Like it or not, a laboratory can be a dangerous place. After all, it’s filled with chemicals as well as equipment that’s often heavy, fragile, sharp, or all three! That doesn’t mean all laboratories are dangerous, though. In fact, yours can be pretty safe, as long as you maintain a heavy focus on safety at all times.
The first step to being safe is anticipating what can go wrong, so why don’t we talk about some common hazards that you may have to deal with in your lab?
You should always be wary of the potential for a fire, but pay extra close attention to a few select places. If you store flammable chemicals in your lab, this is a highly likely spot for a fire. The same goes for electronics, especially those that are meant to provide heat for any purpose.
While anticipating flames is important, you should also be prepared for a scenario in which it actually happens. Is there a sprinkler system that will kick in? Do you know where the fire extinguisher is? Do you know how to access and use it? Be sure to provide proper training for this equipment to all lab employees so that everyone is prepared if the situation were to occur.
Depending on the situation, water can be a great help or an immense hazard. In a lab, it can become the latter in several ways. Is the lab in an area where rain is common? Is it on the first floor of the building? Are there a lot of overhead pipes that could potentially burst?
If your answer to any of those questions is “yes,” be sure to have a contingency plan in place. Floor drains are highly advisable, as is equipment that you can use to manually remove water, like an industrial shop vac. It’s also crucial to keep water away from any electrical equipment that could harm you should it get wet, so be mindful of this if you find yourself in an unfortunate flooding situation.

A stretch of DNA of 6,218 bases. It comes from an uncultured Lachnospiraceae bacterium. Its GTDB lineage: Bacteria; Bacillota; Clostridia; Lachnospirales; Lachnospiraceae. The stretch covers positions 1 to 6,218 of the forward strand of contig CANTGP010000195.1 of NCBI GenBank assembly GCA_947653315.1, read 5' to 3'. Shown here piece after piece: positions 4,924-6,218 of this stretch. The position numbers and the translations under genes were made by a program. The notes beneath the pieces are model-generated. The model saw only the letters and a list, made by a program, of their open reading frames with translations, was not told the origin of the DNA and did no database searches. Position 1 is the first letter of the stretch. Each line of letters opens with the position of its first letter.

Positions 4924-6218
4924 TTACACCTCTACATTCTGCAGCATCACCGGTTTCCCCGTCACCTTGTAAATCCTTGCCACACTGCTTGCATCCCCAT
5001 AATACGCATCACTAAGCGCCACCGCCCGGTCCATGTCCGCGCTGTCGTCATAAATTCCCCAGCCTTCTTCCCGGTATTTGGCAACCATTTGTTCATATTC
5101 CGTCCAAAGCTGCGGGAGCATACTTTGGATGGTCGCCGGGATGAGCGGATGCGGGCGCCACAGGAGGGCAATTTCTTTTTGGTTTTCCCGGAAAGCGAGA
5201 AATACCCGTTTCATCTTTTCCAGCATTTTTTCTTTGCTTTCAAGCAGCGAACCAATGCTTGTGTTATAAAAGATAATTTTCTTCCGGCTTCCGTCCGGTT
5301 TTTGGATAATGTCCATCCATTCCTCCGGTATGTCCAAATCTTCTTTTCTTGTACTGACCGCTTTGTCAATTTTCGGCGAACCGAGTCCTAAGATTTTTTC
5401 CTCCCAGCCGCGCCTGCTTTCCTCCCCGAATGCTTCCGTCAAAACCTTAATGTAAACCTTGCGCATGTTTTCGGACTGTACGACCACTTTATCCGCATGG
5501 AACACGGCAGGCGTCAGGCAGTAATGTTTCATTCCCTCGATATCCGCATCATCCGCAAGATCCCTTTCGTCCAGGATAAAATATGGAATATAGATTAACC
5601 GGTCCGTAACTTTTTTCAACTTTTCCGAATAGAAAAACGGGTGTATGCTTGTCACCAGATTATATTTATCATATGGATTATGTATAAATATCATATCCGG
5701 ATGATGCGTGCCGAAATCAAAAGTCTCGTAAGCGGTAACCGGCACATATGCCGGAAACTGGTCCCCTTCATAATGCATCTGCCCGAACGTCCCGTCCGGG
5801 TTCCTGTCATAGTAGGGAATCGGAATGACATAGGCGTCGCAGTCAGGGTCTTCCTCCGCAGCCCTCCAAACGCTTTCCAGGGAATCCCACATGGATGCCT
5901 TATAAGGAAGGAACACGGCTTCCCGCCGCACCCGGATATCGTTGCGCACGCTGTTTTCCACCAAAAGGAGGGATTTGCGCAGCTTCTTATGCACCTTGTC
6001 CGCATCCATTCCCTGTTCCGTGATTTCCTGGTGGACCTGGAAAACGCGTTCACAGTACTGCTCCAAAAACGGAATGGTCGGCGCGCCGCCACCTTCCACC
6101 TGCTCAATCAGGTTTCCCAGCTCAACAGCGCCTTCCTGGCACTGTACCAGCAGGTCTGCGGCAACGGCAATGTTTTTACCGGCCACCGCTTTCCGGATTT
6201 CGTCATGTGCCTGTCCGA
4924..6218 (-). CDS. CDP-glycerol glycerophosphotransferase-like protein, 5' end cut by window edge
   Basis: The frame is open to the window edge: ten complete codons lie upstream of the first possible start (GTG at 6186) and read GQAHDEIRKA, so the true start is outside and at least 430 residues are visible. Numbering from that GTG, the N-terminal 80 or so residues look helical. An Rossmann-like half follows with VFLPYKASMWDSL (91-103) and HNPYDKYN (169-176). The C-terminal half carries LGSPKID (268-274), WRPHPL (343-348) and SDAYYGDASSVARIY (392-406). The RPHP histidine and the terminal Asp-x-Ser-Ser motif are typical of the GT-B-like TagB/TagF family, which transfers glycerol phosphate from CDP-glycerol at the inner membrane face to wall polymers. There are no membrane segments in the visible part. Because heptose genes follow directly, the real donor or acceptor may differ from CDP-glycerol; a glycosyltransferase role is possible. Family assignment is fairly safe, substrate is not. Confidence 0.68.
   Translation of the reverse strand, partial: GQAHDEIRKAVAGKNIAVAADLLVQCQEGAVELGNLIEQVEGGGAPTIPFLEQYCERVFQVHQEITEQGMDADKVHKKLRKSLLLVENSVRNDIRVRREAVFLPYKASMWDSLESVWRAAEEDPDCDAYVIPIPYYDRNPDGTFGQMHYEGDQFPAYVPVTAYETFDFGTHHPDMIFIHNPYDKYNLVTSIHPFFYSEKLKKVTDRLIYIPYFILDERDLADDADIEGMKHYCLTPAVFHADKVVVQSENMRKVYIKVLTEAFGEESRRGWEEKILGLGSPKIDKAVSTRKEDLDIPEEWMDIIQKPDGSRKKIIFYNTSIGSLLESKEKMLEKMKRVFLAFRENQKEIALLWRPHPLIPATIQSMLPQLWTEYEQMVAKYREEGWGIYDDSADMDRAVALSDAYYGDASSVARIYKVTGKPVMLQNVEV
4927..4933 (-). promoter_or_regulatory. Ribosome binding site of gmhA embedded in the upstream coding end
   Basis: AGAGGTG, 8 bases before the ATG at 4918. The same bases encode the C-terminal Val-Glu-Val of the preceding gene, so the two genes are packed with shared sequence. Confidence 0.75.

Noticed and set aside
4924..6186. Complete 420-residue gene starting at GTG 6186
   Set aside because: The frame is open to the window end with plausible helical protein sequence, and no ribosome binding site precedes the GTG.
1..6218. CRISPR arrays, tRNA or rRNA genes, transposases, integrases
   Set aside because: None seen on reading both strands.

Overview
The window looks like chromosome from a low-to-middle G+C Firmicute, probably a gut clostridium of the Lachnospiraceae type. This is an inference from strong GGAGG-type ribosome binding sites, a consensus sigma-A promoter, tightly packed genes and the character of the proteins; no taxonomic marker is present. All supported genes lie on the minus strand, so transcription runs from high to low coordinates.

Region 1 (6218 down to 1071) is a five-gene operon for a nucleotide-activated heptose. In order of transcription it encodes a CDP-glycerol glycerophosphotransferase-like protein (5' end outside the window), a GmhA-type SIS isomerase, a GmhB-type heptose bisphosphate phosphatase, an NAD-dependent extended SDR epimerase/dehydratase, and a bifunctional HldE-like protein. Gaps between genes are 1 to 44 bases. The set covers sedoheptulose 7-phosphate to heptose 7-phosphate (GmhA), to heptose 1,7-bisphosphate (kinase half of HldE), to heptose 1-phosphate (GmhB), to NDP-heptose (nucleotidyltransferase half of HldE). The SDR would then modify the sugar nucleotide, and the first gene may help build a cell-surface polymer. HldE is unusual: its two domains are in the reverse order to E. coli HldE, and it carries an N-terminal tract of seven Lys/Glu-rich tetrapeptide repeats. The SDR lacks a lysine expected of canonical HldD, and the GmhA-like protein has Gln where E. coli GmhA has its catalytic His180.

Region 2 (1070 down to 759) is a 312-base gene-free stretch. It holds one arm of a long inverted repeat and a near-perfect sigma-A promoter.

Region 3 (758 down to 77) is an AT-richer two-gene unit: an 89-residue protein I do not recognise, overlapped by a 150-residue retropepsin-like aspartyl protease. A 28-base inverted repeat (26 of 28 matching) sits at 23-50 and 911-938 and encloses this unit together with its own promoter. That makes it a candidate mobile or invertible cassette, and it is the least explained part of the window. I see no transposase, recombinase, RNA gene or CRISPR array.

Emergency: Extreme Weather
Nature will always be a force to be reckoned with, even in the perceived safety of the indoors. It can be a catalyst for the aforementioned flooding, but water damage isn’t the only thing bad weather can bring.
It’s always wise to anticipate strong winds from hurricanes or tornadoes. If you’re in the planning stage for your lab, consider finding a space away from outside walls and windows of a building. Should your lab still be at the mercy of destructive winds, remember your employees’ safety is top priority. Ensure they are in the safest place possible should bad weather hit while they’re in the lab. Memorize all the shelter in place procedures and know the “danger zones” to avoid.
Emergency: Hazardous Material Spill
Of all the potential emergencies a lab can face, hazardous materials present the widest range and most common forms of danger. Depending on what chemicals are being used, you could be facing anything from chemical burns to explosions.
Most chemical spills are easily dealt with by laboratory staff, but only if the lab itself provides them with the necessary equipment. Eye wash stations are a must, as well as proper protective gear and disposal containers. In the event of a more subtle emergency such as a gas leak, it’s imperative that monitoring devices are in place. Just as you wouldn’t set up a lab without a sprinkler system, you need to have things in place to detect harmful substances.
What about the incidents that are too big for your staff to handle? Having a rock solid response plan is crucial. Know the evacuation procedure, how to clean yourself off, and who to call to handle the cleanup. All of these procedures should be memorized by everyone before even a single bunsen burner is turned on.
Setting up a lab is hard work, but it’s all worth it to make sure things are done properly and employees are kept safe. While cutting corners may seem productive in the immediate future, you’ll be regretting it if you’re faced with a lab fire or hazardous material spill. BaneBio is an industry expert in setting up your lab for success. With extensive experience in lab logistics, we’ll make sure you start on the right foot with safety in mind.